In people suffering from Dystonia, these disks are out of their normal physiological position. In particular: ONE CONDYLAR DISK IS ANTERIORLY DISPLACED and the OTHER IS POSTERIORLY DISPLACED.
7) A pathologic ocular tilt reaction
Resulting in asymmetric input to the central nervous system and a tilt in the subjective visual vertical perception.
8) Scoliosis and deformed rib cage
A sinking and twisting skull will, over time, cause deformation of the spine and the rib cage, scoliosis and a reduced lung capacity.
This postural collapse usually evolves progressively in 4 phases described above.
9) Compression and twisting strain on the brain stem
The brain stem is the upper part of the spinal cord. It is the connection of the spinal cord with the brain.
When upper cervical vertebrae are out of their physiological position and the skull sinks and twists, the brain stem gets compressed and undergoes twisting strain.
Here is what twisting strain on the brain stem looks like in MRI scans:
10) Herniation and twisting of cerebral mass
Cranial derangement and twisting strain on the brain stem and postural collapse will, over time, produce herniation and twisting of cerebral mass.
Here is what torsion and hernyation of cerebral mass looks like on MRI scans.
Treatment: combining bio-mechanical with bio-chemical/electrical
What came first? The chicken or the egg?
Mainstream academic Neurology approaches Dystonia as a neurological disorder with physical movement consequences.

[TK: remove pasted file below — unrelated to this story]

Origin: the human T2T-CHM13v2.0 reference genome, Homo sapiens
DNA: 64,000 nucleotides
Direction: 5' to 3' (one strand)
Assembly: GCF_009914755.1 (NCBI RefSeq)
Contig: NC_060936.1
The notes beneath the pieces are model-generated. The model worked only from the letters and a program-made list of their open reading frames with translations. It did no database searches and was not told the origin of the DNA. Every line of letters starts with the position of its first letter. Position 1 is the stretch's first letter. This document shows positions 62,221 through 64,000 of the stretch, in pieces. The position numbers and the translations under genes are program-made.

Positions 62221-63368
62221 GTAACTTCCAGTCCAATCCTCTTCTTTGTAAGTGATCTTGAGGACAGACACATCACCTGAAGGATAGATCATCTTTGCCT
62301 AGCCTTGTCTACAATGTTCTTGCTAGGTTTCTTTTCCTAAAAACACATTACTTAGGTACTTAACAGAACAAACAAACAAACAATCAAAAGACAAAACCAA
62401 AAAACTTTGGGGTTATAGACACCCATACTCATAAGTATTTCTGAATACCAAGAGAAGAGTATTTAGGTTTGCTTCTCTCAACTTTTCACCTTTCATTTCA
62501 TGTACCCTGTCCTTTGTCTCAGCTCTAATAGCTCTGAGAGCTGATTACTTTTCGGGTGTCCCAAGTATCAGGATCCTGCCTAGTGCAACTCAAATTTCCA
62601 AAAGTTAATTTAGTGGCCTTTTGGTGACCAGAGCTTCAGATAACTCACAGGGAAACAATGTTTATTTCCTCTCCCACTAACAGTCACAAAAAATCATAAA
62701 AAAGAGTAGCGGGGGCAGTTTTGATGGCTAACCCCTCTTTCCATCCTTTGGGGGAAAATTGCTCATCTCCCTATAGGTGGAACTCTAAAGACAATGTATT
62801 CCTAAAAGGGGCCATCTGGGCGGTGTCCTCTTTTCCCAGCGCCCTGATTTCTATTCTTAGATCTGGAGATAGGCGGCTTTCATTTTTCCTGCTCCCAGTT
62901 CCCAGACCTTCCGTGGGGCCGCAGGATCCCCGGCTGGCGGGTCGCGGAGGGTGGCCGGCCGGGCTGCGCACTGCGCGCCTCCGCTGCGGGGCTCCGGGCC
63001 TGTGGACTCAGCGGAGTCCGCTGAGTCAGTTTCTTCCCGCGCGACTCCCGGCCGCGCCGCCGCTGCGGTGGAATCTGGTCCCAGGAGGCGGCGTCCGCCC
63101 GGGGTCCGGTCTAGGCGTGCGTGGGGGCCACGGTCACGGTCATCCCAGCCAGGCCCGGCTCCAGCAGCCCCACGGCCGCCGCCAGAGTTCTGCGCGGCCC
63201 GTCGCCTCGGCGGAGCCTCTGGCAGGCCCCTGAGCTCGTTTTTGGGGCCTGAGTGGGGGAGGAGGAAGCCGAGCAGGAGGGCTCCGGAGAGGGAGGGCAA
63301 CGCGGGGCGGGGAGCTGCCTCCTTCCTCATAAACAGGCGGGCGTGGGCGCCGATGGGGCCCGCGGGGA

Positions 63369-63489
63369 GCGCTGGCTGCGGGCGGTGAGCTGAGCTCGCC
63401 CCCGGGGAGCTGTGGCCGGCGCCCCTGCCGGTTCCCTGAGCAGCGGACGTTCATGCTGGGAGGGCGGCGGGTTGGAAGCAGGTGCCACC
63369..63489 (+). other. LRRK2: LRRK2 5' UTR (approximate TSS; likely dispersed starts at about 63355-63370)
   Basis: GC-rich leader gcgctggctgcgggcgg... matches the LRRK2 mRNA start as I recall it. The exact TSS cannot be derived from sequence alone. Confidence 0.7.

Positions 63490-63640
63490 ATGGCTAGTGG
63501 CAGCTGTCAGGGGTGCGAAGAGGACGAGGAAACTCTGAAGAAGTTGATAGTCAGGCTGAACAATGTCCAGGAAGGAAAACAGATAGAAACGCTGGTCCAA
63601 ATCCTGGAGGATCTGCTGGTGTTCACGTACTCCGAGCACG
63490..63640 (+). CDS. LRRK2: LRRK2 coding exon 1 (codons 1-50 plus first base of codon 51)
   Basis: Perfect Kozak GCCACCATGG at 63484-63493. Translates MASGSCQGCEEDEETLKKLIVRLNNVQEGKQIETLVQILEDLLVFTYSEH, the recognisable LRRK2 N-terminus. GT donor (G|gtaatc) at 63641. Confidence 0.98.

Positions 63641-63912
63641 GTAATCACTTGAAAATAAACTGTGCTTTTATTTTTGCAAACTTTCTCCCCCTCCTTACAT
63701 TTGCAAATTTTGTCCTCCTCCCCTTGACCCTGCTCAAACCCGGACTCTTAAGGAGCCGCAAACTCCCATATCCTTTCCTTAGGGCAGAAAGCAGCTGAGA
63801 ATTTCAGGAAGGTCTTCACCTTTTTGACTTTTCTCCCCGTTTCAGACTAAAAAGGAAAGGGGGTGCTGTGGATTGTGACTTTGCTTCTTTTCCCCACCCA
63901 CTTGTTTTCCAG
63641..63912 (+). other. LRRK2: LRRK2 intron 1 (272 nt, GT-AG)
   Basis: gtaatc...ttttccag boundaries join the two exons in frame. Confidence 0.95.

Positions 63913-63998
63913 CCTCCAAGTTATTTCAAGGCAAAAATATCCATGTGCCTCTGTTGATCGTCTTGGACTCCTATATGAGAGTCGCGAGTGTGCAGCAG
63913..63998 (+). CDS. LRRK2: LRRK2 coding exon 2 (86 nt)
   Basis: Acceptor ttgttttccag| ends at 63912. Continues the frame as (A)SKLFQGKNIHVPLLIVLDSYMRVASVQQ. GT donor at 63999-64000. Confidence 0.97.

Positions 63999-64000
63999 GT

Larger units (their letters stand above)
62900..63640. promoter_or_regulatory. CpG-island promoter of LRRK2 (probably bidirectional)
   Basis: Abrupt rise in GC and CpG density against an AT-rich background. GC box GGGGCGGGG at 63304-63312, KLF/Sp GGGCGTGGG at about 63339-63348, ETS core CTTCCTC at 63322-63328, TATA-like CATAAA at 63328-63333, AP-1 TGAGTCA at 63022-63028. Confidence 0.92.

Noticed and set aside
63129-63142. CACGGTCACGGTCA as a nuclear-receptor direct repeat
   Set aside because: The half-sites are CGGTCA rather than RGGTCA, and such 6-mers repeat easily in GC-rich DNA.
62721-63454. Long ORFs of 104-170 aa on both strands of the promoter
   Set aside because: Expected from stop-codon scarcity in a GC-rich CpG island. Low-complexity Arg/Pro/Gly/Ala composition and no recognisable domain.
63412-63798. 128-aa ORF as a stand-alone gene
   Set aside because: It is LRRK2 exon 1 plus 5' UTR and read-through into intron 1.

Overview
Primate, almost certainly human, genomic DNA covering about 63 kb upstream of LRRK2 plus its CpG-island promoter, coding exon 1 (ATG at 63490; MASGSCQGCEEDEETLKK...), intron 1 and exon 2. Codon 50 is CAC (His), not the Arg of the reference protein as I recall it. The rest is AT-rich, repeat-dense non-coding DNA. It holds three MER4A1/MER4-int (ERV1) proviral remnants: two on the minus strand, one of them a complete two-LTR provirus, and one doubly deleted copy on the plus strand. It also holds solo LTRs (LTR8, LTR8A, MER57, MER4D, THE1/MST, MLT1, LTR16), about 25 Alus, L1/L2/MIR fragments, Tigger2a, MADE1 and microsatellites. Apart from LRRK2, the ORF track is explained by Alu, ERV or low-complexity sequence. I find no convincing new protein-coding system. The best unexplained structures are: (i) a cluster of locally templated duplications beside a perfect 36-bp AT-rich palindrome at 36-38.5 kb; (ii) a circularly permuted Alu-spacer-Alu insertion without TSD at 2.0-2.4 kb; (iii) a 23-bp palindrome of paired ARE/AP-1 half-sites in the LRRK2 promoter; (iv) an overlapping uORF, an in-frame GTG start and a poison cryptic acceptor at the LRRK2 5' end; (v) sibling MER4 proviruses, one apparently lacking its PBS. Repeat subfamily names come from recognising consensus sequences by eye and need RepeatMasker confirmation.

From a bio-mechanical approach, Dystonia is a combination of physical impairments that produce neurological consequences.
The approach of mainstream clinical neurology can be described as bio-chemical/electrical: aberrant function of a part of the brain called the basal ganglia is believed to produce faulty electrical messages from the brain to the muscles that makes them contract in an uncoordinated way. Prescribed treatments include: botox injections to inhibit muscle activity; Deep Brain Stimulation surgery to implant electrodes in the brain that produce balanced electrical currents. The cause of the misfiring of the basal ganglia is not understood and research deals with possible genetic correlations.
A bio-mechanic approach to dystonia prescribes a treatment that addresses and corrects the 10 above mentioned derangements, impairments and misalignments. It considers these derangemenets as the cause of neurological symptoms.
Even though the bio-mechanical and the bio-chemical approaches stem from opposite principles, it is important to understand that:
Bio-mechanical and bio-chemical/electrical treatments are compatible and complement one another.